To create human synapsin promoter (hSyn) NLS-APEX2-EGFP-NLS, APEX2 was amplified from the pcDNA3 APEX2-NES plasmid (gift from Alice Ting, Stanford University, Stanford, CA; Addgene plasmid 49386) with three sequential sets of primers to add SV40 NLS to both the N-terminus and C-terminus of APEX2 (primer sets 1–3; Table S5). The design of using NLS on both sides of APEX2 was based on the design of Cas9-NLS (Swiech et al., 2015). NLS-APEX2-NLS was then inserted into the pAAV-hSyn-EGFP plasmid (gift from Bryan Roth, University of North Carolina, Chapel Hill, NC; Addgene plasmid 50465) between the BamHI and EcoRI sites, replacing the EGFP insert. The final hSyn NLS-APEX2-EGFP-NLS construct was created by amplifying hSyn NLS-APEX2-NLS (primer set 4; Table S5) and EGFP (primer set 5; Table S5) and joining the two products at NheI and SacI.
To create hSyn PDCD4-HA, rat PDCD4 was amplified from cultured neuron cDNA (primer set 6; Table S5) with a C-terminal HA tag and then inserted into the pAAV-hSyn-EGFP plasmid between NcoI and EcoRI, replacing the EGFP insert. The S71A mutation was created using site-directed mutagenesis (services by GENEWIZ) to mutate serine 71 (TCT) to alanine (GCT). The hSyn V5-PDCD4-HA construct was created by adding a V5 tag to the N-terminus of PDCD4-HA using PCR-based mutagenesis (services by GENEWIZ).
AAV9 was generated for APEX2-NLS, PDCD4-HA WT, and PDCD4-HA S71A at the Penn Vector Core.
Neurons were preincubated with CHX (60 µM; Sigma) for 15 min; LMB (10 nM; Sigma) for 30 min; LY2584702 (1 µM; Cayman Chemical) or Ro-31-8425 (5 µM; Sigma) for 1 h; or Epox (5 µM; Enzo Life Sciences), Bort (10 µM; APExBIO), or MLN (50 nM; APExBIO) for 2 h. Inhibitors remained in the media throughout the duration of each respective experiment, incubated at 37°C. For neurons treated with inhibitors dissolved in DMSO (Epox, Bort, MLN, LY2584702, and Ro-31-8425), the final DMSO concentration in the media was 0.1% or less. For neurons treated with LMB, the final methanol concentration in the media was 0.08%. All control groups received an equivalent concentration of vehicle (DMSO or methanol). To silence the neurons, 1 µM TTX (Tocris Bioscience) was applied to the neurons for 1 h. To stimulate the neurons, 40 µM (−)-Bic methiodide (Tocris Bioscience) was applied to the neurons for 1 h unless otherwise stated.
For KCl stimulations, neurons were preincubated with standard Tyrode’s solution (140 mM NaCl, 10 mM Hepes, 5 mM KCl, 3 mM CaCl2, 1 mM MgCl2, and 20 mM glucose, pH 7.4) containing 1 µM TTX for 15 min at RT and then stimulated for 5 min with 40 mM KCl isotonic Tyrode’s solution containing TTX. Control cells remained in the standard Tyrode’s solution containing TTX throughout the experiment.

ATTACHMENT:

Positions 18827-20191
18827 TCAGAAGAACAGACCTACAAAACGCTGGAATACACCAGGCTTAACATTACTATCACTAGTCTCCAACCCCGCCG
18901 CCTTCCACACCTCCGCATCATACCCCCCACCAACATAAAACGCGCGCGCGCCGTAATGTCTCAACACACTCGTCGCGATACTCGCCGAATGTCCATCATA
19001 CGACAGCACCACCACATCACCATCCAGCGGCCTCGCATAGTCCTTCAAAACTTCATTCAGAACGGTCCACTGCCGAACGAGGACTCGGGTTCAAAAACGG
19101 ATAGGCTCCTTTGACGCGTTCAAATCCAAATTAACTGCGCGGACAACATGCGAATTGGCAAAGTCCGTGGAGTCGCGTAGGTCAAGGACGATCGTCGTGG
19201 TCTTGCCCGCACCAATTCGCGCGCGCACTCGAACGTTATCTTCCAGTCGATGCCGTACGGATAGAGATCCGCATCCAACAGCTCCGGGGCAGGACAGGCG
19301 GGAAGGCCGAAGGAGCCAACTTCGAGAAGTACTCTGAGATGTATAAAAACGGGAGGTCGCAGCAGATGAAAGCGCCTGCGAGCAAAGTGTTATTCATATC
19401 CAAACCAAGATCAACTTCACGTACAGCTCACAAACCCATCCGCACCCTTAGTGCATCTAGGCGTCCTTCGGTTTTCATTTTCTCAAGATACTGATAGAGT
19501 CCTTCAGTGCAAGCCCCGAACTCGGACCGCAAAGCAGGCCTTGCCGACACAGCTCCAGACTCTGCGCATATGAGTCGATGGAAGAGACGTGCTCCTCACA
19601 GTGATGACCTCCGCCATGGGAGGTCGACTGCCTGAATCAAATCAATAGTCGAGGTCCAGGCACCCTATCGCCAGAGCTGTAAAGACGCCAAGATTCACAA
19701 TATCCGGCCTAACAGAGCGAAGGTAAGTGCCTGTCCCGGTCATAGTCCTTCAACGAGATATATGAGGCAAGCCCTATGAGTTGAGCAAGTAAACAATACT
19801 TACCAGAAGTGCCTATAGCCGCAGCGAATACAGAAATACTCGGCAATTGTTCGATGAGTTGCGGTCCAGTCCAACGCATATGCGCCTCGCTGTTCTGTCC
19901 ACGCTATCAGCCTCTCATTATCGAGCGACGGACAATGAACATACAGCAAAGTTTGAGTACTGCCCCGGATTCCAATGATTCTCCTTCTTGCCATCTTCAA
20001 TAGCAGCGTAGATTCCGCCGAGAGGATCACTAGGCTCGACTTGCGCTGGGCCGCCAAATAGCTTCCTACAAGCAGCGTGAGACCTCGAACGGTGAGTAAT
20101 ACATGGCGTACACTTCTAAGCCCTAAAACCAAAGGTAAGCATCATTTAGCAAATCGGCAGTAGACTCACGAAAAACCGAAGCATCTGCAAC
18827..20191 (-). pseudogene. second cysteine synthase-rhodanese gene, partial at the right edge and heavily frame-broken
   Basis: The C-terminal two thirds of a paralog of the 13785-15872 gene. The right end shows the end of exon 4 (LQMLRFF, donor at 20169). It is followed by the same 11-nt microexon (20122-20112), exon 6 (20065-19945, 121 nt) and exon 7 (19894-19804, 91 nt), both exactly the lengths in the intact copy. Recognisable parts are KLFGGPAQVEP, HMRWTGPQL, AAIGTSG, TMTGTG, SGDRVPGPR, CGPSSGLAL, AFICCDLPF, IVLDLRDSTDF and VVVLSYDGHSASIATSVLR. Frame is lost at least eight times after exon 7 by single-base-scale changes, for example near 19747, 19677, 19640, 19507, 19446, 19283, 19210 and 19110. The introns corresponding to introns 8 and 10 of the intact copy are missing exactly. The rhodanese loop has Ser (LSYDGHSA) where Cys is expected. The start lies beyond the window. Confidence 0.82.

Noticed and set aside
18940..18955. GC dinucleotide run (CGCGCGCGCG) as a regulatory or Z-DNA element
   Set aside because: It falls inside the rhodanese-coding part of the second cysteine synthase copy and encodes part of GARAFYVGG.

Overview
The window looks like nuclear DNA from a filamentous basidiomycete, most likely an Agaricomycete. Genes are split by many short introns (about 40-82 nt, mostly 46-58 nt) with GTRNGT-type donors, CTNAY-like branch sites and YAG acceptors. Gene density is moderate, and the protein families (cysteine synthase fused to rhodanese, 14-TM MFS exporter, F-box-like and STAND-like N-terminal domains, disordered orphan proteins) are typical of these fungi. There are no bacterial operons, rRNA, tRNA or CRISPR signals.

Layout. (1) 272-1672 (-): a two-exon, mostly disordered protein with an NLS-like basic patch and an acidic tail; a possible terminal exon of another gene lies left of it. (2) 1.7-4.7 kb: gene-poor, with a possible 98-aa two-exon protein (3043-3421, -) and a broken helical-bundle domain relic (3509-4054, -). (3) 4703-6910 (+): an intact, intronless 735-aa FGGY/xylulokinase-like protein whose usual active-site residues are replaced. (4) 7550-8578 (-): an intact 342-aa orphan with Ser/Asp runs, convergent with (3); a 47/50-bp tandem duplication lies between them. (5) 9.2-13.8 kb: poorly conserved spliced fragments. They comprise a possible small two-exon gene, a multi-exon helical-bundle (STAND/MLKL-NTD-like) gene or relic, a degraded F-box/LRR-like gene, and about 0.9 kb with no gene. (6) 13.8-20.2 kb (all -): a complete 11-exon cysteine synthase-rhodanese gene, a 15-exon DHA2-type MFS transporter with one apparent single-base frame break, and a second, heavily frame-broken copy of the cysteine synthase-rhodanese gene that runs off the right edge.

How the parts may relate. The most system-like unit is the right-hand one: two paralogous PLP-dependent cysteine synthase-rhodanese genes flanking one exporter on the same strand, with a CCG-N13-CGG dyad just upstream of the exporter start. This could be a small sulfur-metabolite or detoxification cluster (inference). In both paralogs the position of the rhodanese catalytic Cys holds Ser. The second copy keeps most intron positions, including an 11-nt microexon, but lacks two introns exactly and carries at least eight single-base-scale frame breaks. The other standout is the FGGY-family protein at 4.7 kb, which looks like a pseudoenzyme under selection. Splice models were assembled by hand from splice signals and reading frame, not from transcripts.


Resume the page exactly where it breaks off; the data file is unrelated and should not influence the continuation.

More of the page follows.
Control data from LMB (Fig. 3 A and Fig. S3 D) and CHX (Fig. S3, A and B) experiments were combined to generate the data shown in Fig. 2, B and C. Two of the Bort experiments were performed concurrently with two of the MLN experiments, so these experiments partially share control data in Fig. 3, C and D; and Fig. S3, F and G. One of the LY2584702 experiments was performed concurrently with one of the Bort experiments, so Fig. 4 E and Fig. S3 I partially share control data with Fig. 3 C and Fig. S3 F.
APEX2 proximity biotinylation, streptavidin pulldown, and on-bead tryptic digestion
For APEX2 MS experiments, three biological replicates (sets of cultures) were prepared with three samples in each replicate (APEX + Bic, APEX + TTX, and no APEX). Neurons were TTX silenced or Bic stimulated for 1 h in the presence of CHX (as above). During the final 30 min of the treatment, neurons were incubated with 500 µM biotin-phenol (APExBIO) at 37°C. During the final 1 min, labeling was performed by adding H2O2 to a final concentration of 1 mM. To stop the labeling reaction, neurons were washed three times in large volumes of quencher solution (PBS with 10 mM sodium azide, 10 mM sodium ascorbate, and 5 mM Trolox [6-hydroxy-2,5,7,8-tetramethylchroman-2-carboxylic acid]).